For some of the postcards I inked up full founts and printed them just as I bought them. Over a couple of days, I overprinted the cards four or five times with different founts, shades of blue, a bright rubine red and some white, which printed very dirty as the type I had used still had traces of previous activity on it.
I also set up a larger block using a variety of wood type. All of this was printed on the nipping press as it was too large for the Adanas. I don’t get quite as crisp a print using this press, but it’s quality does have some charm…
Who doesn’t like an italic ligature, eh?
Here are two of the large wood U’s I recently acquired set up ready for inking in my home-made press jig.
I made this after seeing something similar here and thought that it was an excellent idea. This device serves several purposes. Firstly, the jig is sized to fit perfectly under the platen so I can be sure to position it in the same place every time. This is useful for pressure (the best/most even pressure is in the centre directly beneath the screw) and register (the art of positioning so that multiple colours will line up correctly.) – the base is marked out to enable print blocks to be accurately centred. It also hold printblocks in place – they can be wedged against the lip using blocks of wood and fastened tight using the adjustable arm. It also helps to transfer the inked printblocks, paper and press blankets between the work area and the press.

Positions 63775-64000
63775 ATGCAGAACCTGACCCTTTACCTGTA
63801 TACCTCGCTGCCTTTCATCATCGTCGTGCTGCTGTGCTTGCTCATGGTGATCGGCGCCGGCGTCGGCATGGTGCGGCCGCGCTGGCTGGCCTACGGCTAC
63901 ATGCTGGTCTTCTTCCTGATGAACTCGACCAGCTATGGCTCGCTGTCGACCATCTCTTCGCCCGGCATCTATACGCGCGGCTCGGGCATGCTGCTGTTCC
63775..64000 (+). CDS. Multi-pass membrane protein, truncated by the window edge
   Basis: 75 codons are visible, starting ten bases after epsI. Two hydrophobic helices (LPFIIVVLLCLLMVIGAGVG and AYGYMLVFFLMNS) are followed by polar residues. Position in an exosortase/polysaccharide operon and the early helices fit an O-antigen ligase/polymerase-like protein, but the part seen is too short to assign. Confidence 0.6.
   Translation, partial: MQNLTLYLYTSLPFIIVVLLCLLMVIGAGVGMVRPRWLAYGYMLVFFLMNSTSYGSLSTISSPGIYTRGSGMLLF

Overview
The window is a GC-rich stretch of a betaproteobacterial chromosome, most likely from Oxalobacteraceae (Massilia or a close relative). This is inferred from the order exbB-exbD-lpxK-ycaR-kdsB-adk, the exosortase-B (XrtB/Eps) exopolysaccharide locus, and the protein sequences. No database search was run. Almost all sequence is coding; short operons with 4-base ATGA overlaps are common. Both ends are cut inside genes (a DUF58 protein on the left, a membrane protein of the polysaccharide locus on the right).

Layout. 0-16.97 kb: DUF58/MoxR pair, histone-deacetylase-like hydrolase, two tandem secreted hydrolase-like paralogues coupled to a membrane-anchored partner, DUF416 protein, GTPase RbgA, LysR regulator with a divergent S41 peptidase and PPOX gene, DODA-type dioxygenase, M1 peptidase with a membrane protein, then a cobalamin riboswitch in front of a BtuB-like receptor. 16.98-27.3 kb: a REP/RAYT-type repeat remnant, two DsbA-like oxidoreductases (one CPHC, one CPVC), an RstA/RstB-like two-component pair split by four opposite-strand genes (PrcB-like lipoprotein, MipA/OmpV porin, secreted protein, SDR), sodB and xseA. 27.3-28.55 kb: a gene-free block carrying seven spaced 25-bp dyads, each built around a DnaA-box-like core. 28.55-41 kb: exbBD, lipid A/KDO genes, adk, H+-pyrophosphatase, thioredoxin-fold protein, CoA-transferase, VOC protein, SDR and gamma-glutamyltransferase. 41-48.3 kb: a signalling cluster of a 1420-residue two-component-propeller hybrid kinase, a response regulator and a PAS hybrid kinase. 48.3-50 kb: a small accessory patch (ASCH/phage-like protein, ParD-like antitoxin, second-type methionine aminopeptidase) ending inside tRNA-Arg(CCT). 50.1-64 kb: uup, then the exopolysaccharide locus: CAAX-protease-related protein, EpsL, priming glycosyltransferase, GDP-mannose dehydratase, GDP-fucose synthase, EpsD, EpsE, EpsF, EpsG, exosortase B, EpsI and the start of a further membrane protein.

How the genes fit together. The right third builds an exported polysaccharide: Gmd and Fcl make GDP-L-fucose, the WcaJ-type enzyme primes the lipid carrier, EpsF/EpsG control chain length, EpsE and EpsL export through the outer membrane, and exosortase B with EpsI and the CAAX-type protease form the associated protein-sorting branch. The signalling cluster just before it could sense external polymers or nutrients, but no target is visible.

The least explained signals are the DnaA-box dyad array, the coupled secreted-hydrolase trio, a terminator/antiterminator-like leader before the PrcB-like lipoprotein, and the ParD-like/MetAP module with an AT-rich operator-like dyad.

This is how I ensure that my prints line up squarely on the paper. A bit of paper taped at each side (after some careful measuring of course) with a hump between the tapes. This allows me to place the sheet of paper in the same place each time, and collapses under pressure. I also use pencil marks on other areas to make sure that I have everything as close as can be.
I often post images of woodblocks, either dirty or clean, moodily lit and often using dramatic perspectives (there are some later, don’t worry!) and I will always show prints from them. I never seem to show blocks when they are inked before printing. They look completely different from their ‘raw’ state.